O Thou, the contrite sinners' friend

O Thou, the contrite sinners' Friend

Author: Charlotte Elliott
Published in 110 hymnals

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Representative Text

1 O Thou, the contrite sinners' friend,
Who, loving, lov'st them to the end;
On this alone my hopes depend,
That Thou wilt plead for me.

2 When, weary in the Christian race,
Far off appears my resting place,
And, fainting, I mistrust Thy grace,
Then, Saviour, plead for me.

3 When I have erred and gone astray
Afar from Thine and wisdom's way,
And see no glimmering, guiding way,
Still, Saviour, plead for me.

4 When Satan, by my sins made bold,
Strives from Thy cross to loose my hold,
Then with Thy pitying arms enfold,
And plead, oh, plead for me!

5 And when my dying hour draws near,
Darkened with sorrow, pain, and fear,
Then to my fainting sight appear,
Pleading in heaven for me.


The Hymnal: revised and enlarged as adopted by the General Convention of the Protestant Episcopal Church in the United States of America in the year of our Lord 1892

Author: Charlotte Elliott

Elliott, Charlotte, daughter of Charles Elliott, of Clapham and Brighton, and granddaughter of the Rev. H. Venn, of Huddersfield, was born March 18, 1789. The first 32 years of her life were spent mostly at Clapham. In 1823 she removed to Brighton, and died there Sept. 22, 1871. To her acquaintance with Dr. C. Malan, of Geneva, is attributed much of the deep spiritual-mindedness which is so prominent in her hymns. Though weak and feeble in body, she possessed a strong imagination, and a well-cultured and intellectual mind. Her love of poetry and music was great, and is reflected in her verse. Her hymns number about 150, a large percentage of which are in common use. The finest and most widely known of these are, "Just as I am” and "My God… Go to person page >

Text Information

First Line: O Thou, the contrite sinners' Friend
Title: O Thou, the contrite sinners' friend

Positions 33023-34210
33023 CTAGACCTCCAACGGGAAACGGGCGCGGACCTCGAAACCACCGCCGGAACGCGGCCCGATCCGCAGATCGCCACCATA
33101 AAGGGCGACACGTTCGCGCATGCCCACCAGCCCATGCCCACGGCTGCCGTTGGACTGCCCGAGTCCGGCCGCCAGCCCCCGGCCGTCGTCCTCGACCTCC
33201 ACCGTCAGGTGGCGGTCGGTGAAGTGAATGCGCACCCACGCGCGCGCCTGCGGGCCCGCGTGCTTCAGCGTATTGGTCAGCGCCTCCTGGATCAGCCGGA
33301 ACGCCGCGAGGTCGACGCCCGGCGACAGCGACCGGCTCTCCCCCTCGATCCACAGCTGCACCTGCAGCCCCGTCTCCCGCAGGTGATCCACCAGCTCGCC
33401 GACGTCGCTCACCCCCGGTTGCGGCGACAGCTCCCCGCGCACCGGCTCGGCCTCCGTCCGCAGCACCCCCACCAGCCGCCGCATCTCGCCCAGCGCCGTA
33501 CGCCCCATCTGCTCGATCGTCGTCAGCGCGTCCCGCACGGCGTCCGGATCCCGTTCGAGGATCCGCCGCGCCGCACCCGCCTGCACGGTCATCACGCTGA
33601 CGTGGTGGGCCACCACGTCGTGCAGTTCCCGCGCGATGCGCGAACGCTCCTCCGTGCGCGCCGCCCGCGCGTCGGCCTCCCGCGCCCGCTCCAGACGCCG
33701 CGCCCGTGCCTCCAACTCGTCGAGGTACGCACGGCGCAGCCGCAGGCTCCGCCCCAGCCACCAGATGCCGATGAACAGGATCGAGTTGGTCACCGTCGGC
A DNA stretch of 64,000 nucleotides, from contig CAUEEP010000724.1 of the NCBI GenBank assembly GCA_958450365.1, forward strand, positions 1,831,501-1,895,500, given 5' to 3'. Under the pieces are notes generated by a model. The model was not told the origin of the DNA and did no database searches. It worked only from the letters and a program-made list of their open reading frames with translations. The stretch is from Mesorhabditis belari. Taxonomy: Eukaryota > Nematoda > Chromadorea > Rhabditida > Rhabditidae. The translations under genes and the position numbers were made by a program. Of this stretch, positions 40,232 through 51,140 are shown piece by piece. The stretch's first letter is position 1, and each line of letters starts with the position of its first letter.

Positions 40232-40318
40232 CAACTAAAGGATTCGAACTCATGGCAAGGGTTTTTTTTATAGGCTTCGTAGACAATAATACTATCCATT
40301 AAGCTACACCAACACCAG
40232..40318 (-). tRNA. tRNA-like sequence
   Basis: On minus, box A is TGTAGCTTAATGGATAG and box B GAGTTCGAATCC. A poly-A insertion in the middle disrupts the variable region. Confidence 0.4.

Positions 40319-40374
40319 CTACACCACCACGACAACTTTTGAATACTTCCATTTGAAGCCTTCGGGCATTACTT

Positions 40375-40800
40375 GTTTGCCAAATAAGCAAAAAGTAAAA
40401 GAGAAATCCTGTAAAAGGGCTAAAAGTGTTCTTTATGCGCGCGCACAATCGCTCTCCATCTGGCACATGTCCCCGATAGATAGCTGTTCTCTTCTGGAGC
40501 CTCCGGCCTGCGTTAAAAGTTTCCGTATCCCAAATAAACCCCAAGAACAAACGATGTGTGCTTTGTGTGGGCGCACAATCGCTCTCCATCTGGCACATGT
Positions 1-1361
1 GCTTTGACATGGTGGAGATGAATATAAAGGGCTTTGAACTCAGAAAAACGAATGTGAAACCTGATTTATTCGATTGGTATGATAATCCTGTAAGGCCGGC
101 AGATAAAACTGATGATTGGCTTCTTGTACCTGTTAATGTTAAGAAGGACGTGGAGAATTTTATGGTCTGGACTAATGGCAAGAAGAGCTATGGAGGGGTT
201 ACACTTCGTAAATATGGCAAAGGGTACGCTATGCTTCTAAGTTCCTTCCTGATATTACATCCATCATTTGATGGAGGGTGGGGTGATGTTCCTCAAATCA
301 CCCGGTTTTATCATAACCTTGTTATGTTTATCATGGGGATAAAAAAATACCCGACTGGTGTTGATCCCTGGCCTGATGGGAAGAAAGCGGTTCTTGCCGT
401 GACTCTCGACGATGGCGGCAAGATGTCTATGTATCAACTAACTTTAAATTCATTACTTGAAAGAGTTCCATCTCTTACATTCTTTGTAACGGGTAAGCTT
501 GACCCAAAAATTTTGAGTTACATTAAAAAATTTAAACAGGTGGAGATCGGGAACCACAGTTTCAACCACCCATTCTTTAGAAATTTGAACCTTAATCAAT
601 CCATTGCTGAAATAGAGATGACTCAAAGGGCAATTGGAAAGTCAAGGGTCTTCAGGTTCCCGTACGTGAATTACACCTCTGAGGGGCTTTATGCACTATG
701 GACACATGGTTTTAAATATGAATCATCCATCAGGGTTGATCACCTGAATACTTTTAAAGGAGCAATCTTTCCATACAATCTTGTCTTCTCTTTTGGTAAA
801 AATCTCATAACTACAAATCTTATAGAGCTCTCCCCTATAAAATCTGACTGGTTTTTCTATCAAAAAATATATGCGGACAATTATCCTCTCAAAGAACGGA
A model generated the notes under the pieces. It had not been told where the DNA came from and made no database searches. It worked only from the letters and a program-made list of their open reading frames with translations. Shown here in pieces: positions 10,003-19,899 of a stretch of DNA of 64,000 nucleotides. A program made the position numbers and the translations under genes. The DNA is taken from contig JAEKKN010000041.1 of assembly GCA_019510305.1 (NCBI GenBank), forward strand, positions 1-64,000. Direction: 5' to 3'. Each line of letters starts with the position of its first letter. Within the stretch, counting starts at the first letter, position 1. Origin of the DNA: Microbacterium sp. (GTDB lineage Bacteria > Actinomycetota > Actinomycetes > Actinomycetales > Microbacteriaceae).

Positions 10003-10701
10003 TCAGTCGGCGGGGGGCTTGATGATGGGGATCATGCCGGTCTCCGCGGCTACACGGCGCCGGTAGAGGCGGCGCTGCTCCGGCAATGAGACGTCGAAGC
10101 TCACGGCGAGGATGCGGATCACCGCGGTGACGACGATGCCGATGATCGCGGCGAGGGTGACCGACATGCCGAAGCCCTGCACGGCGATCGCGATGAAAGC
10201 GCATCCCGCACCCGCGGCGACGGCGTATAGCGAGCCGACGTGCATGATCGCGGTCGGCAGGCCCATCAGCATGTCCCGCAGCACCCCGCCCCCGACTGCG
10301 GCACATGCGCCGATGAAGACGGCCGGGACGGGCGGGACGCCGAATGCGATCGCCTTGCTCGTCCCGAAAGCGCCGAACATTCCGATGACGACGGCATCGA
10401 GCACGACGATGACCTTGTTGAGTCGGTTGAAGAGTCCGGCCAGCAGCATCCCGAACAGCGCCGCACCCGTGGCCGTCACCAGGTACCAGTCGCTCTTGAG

Author: Charlotte Elliott
Language: English
Copyright: Public Domain


O Thou, the contrite sinner's Friend. Charlotte Elliott. [Jesus, the Advocate.] Appeared in her brother's Psalms & Hymns, 1st edition, 1835, in 6 stanzas of 4 lines, and headed with the text, "We have an Advocate with the Father." In the Index it was given as by "Wesley" in error, and this ascription was continued therein for a considerable length of time. Lord Selborne cleared up the matter in a note to the hymn in his Book of Praise, 1862;—

"Miss Eiliott's name is now (through the kindness of her brother, the Rev. H. V. Elliott, in obtaining for me her permission) first made public as the authoress of this hymn. Through some accidental error it is ascribed in the Rev. H. V. Elliott's collection to Wesley; and the same mistake has been transferred to Kyle's Spiritual Songs, Bourchier's Solace in Sickness and Sorrow, and probably other works."

The use of this hymn has extended to all English-speaking countries. Usually the original text is given as in the Hymnal Companion, No. 139. In Thring's Collection, 1882, there is a change in stanza v. 1. 2 (suggested by H. H. Pierson, the musician) from "Darken'd with anguish, guilt, and fear," to "O'ercast with sorrow, pain, and fear," which was submitted to Miss Elliott and received her approval.

--John Julian, Dictionary of Hymnology (1907)



The Cyber Hymnal #5359
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The Cyber Hymnal #5359

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